Now, I don’t want to deny Gilbert her “journey.” She is herself honest, edifying and moving. I don’t want to deny her Italian carbs, her Indian Om’s or her Bali Hai beach romance. We all need that sabbatical from the rut of our lives.
But as her character complained that she had “no passion, no spark, no faith” and needed to go away for one year, I couldn’t help wondering where do people in Indonesia and India go away to when they lose their passion, spark and faith? I don’t think they come to Manhattan. Usually third-worlders come to America to find education, jobs and to save enough money to send for their families to join them, not work out their kinks.
Lagaan some years back, has produced a political film about farmer suicides in India. It's a satire that cuts very close to the truth:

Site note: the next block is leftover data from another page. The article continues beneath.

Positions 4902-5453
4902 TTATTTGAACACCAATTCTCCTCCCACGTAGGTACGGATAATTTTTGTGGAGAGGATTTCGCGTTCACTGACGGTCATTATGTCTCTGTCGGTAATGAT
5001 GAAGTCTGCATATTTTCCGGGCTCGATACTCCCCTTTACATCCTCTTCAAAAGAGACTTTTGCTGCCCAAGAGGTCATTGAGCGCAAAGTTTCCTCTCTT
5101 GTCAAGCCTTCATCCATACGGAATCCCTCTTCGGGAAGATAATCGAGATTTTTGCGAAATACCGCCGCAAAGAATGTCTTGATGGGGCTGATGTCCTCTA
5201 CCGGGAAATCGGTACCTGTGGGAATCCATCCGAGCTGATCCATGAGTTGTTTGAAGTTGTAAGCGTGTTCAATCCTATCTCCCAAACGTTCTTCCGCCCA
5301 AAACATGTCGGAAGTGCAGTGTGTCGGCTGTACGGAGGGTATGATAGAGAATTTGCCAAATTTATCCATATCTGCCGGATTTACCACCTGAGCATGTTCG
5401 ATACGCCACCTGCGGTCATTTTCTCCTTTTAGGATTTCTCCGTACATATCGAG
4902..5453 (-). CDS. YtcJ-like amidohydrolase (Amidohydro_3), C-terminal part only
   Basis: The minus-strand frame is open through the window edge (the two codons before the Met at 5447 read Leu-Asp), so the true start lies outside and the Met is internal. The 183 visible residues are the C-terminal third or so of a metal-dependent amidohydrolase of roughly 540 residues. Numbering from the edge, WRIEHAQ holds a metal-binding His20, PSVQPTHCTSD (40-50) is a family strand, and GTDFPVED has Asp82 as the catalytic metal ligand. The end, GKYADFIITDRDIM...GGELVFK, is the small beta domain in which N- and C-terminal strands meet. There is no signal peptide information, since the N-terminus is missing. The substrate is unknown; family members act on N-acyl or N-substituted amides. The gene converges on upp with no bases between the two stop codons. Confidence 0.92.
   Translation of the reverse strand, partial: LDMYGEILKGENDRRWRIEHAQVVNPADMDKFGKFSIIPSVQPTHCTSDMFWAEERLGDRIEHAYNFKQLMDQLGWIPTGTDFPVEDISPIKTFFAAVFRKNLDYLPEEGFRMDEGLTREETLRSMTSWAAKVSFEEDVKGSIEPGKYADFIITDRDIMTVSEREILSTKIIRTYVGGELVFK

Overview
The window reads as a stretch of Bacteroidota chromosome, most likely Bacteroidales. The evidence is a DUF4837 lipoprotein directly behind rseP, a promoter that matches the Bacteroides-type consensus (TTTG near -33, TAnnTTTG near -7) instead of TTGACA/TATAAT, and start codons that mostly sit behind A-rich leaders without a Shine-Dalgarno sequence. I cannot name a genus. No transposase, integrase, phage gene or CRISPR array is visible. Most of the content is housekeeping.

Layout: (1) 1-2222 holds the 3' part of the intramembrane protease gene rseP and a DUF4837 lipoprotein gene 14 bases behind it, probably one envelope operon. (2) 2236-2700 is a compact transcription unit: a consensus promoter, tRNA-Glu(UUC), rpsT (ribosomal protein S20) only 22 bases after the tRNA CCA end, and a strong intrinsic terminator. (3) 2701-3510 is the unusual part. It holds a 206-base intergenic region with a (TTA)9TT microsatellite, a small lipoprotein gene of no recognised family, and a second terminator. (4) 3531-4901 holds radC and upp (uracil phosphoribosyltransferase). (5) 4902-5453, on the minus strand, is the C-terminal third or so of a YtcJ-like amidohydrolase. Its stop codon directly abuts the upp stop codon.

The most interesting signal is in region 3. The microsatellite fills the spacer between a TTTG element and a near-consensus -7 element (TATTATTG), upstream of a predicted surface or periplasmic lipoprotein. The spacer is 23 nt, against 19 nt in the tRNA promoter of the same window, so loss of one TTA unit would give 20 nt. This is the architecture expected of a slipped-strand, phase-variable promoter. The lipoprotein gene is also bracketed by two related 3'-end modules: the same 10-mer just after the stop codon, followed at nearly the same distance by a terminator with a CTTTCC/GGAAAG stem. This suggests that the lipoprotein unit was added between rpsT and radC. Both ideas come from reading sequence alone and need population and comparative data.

Khan knows that he's taking a risk by producing such an explicitly political film in a country where reasonable expectations say it'll find a niche audience, at best. But he's come to believe it's his job to make movies with a message.
"I don't know who else will do it," he says. "When I come across material which excites me — which not only is engaging and entertaining, but also has something to say, or hopefully sensitizes people or makes you think — I'd like to be a part of that."
And in publishing industry news, Barnes & Noble is for sale:
I know exactly when B&N lost me as a customer. Some years ago, to compete with Amazon, B&N began offering free same-day delivery in Manhattan if you placed your order over the Internet by 11 a.m. I did so several times -- and not once did the books arrive when promised. Everything I have ordered from Amazon has arrived on time or earlier. Then came Amazon's game-changing Kindle, and instant delivery. Nothing I've read about B&N's belated rival Nook has tempted me to try it.